As the week rolled on at the Rocky Mountain ATV/MC AMA Amateur National Motocross Championship at Loretta Lynn’s Ranch, Troy Lee Designs/Red Bull KTM’s Derek Drake began to distance himself from the A class pack. With three moto wins and three second-place finishes in his six motos, he won both the 250 A and Open Pro Sport Championships, making him an easy pick for the coveted AMA Nicky Hayden Horizon Award.
Drake’s situation is unique for two reasons. First, he’s not turning pro immediately, as his teammate Mitchell Falk is the one scheduled for a quick graduation. Falk told us the team will decide this week if he’s ready to race Unadilla this weekend. Drake, meanwhile, won’t turn pro until Hangtown next year. Also, Drake did all of his training out in California with Randy Lawrence, a former mechanic for Jeremy McGrath and former trainer for riders like Ryan Villopoto. In recent history, most riders have prepped for Loretta’s somewhere in the Southeast.
Drake’s a really fun kid to talk to. We grabbed him during closing ceremonies at Loretta’s.
Racer X: First of all, what were your expectations? Coming and winning this many motos in both classes, that’s pretty high-end. Were you thinking this?
Derek Drake: Yeah, I’ve always liked Loretta’s. I’ve always liked coming here. It’s a great venue. Ever since my first practice, I knew it was going to be a good week. I just jelled with the track. As soon as I got out there, I’m like, all right, we’ve just got to be smart about this. We’ve got to be smart about the weather if there is any, and if so, smart on the tire choice. The weather was awesome, so we lucked out on that. I drew okay picks for the gate picks, which was a huge help. So we put it all together this week.
My fellow announcer Kevin Kelly said he saw you at Mammoth and you were good, but not this good. It seems like you’ve stepped up. Is there some reason?
Mammoth, we had some issues with the elevation and the bike. It was a combination of both. It didn’t really go that good. It was important to come here and to show everyone that Mammoth was just one of those things. This is more normal. So I’m glad I got to show it. It was an awesome weekend. I couldn’t ask for anything more.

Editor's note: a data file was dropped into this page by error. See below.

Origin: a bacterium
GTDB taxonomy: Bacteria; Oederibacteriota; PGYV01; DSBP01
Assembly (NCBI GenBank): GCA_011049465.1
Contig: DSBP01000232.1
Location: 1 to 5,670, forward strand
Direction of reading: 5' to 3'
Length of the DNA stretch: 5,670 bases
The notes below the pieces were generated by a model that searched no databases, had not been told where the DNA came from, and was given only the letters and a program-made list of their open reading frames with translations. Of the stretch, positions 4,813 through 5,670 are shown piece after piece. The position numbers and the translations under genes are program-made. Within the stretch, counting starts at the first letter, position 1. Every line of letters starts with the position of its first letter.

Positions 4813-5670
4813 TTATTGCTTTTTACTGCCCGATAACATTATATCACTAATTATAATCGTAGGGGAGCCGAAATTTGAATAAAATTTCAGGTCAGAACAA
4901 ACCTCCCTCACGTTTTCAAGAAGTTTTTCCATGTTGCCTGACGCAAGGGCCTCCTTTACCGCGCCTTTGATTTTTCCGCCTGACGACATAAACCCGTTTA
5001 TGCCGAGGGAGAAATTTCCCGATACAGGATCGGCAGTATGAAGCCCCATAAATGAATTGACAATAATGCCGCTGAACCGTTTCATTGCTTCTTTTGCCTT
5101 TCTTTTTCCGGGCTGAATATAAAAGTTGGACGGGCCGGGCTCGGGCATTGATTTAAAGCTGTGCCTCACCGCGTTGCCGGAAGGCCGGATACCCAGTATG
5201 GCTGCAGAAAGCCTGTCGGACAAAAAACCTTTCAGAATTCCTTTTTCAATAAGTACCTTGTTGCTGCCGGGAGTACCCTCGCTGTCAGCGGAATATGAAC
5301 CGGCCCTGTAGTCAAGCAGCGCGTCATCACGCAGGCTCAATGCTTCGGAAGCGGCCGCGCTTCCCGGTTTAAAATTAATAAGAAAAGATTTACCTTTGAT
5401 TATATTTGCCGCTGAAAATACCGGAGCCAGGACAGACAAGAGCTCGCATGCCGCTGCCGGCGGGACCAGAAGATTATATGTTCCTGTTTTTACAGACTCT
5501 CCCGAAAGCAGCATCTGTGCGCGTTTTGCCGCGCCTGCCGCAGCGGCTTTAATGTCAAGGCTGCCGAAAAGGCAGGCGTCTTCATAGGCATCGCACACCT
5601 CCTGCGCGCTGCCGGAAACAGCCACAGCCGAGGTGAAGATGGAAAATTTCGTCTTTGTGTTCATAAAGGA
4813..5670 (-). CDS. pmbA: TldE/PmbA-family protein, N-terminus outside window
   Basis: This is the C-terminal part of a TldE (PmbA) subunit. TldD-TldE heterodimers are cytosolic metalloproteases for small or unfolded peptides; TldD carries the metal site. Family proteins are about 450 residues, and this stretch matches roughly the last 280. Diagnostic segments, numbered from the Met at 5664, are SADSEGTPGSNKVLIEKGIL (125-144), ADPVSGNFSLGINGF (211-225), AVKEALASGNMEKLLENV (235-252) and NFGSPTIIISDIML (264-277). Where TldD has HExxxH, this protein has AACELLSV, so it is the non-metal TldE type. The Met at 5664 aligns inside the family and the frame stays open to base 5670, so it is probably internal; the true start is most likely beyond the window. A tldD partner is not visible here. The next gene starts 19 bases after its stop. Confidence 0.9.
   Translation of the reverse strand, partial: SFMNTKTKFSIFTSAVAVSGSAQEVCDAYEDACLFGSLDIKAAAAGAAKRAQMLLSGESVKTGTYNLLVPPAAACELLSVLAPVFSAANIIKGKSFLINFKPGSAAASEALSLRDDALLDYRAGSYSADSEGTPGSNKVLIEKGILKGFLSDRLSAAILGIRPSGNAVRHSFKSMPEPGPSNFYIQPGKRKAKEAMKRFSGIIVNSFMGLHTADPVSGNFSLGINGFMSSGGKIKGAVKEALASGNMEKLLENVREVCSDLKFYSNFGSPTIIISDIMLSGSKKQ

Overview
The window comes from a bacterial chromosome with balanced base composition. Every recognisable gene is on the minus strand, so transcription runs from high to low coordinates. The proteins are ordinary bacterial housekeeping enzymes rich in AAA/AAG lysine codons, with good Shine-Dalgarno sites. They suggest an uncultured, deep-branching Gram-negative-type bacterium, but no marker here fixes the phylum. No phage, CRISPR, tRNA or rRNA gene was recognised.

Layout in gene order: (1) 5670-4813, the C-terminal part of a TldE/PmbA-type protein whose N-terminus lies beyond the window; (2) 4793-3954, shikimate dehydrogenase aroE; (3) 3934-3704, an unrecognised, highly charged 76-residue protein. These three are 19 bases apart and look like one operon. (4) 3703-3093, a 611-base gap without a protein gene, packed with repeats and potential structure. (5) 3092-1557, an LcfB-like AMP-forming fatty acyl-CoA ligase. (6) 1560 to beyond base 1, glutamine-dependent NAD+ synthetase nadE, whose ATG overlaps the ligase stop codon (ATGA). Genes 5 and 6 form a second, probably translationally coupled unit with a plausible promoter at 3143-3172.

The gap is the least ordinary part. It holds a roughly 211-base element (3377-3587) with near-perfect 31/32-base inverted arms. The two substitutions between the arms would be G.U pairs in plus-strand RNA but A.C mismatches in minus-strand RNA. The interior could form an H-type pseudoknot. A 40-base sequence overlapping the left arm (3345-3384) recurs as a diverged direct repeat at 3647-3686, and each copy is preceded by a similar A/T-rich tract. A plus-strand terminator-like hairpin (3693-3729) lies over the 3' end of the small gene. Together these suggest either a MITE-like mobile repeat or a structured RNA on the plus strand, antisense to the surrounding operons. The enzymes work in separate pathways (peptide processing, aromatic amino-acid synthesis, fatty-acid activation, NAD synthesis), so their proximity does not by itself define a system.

Do you know what your plan is now? Where do you go next?
Yeah. The plan is to go to Hangtown. So I’ll do a half year like [Sean] Cantrell did. I’ll do Freestone, Mini Os, Monster Cup, all that stuff. Plan is line up at Hangtown 2019.
How many pros do you ride with? Do you kind of have an idea where you’re at?
Yeah. I’m based in SoCal right now, so the Star [Yamaha] guys are out there. The rest of the TLD guys just moved to Florida with Tyla [Rattray]. So the Star guys are out there, and the GEICO guys show up. You never know where you’re at, obviously, until you go riding, but we’re just trying to ride with the fast people and get faster and faster.
So you’ve got Randy Lawrence as your trainer, right?
Does he give you MC stories and nineties stories?
Yeah, Randy’s awesome. We always go to his house to meet for the road bike rides. I just love asking him stuff. He’s got so much history behind him. He knows everything, all the people. It’s fun hearing his stories of his experience. He’s been through it all with McGrath, and then Villopoto with his three outdoor titles when he was on 250s. Anderson. There were so many guys. I’m just grateful to be a part of it right now.